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We perform an empirical study of the preferential attachment phenomenon
in temporal networks and show that on the Web, networks follow a
nonlinear preferential attachment model in which the exponent depends on
the type of network considered. The classical preferential attachment
model for networks by Barabási and Albert (1999) assumes a linear
relationship between the number of neighbors of a node in a network and
the probability of attachment. Although this assumption is widely made
in Web Science and related fields, the underlying linearity is rarely
measured. To fill this gap, this paper performs an empirical
longitudinal (timebased) study on fortyseven diverse Web network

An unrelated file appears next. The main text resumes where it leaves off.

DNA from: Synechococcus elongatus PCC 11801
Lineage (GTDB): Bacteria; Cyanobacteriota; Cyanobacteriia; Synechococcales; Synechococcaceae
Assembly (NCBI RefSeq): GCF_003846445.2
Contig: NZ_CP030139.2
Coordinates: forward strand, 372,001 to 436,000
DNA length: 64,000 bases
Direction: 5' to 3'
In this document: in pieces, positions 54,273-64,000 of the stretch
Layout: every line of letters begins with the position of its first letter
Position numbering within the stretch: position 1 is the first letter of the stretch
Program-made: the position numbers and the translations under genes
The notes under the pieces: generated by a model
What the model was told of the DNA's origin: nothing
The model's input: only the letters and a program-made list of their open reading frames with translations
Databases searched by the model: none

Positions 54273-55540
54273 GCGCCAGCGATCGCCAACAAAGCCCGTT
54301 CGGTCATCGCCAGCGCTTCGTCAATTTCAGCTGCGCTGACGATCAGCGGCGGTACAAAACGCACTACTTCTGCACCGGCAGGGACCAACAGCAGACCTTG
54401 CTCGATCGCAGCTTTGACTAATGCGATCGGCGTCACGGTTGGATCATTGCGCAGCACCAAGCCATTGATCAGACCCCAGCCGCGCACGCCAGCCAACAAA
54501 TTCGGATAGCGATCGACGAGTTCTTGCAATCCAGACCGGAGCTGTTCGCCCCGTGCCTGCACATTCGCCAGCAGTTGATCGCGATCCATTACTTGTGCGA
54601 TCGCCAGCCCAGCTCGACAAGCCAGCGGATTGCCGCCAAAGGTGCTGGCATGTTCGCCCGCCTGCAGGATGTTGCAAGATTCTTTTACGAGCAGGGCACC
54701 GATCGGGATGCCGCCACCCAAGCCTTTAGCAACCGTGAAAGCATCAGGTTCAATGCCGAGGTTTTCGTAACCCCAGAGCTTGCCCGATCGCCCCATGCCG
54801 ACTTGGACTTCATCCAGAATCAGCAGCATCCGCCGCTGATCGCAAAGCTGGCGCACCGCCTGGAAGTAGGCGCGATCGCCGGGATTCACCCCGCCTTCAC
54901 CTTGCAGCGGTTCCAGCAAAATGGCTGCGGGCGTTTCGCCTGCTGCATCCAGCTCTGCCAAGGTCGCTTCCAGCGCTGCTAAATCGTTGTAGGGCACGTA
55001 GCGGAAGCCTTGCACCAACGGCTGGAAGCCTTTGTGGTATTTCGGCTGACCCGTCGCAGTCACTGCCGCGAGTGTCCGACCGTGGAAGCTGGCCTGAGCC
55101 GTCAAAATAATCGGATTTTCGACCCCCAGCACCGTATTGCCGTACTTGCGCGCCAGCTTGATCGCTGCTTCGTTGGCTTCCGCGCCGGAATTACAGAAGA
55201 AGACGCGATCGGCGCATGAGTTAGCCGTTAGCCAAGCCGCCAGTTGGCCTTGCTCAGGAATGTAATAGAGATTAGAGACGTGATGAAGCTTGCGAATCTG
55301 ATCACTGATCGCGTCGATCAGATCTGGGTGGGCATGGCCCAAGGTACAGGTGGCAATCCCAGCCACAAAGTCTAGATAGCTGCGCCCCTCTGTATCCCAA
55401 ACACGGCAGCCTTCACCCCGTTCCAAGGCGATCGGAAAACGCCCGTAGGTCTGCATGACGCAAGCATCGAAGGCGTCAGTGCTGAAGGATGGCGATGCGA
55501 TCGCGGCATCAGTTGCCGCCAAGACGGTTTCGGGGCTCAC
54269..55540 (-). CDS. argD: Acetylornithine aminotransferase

datasets from seven network categories and including directed,
undirected and bipartite networks. We show that contrary to the usual
assumption, preferential attachment is nonlinear in the networks under
consideration. Furthermore, we observe that the deviation from
linearity is dependent on the type of network, giving sublinear
attachment in certain types of networks, and superlinear attachment in
others. Thus, we introduce the preferential attachment exponent $\beta$
as a novel numerical network measure that can be used to discriminate
different types of networks. We propose explanations for the behavior
of that network measure, based on the mechanisms that underly the growth
of the network in question.
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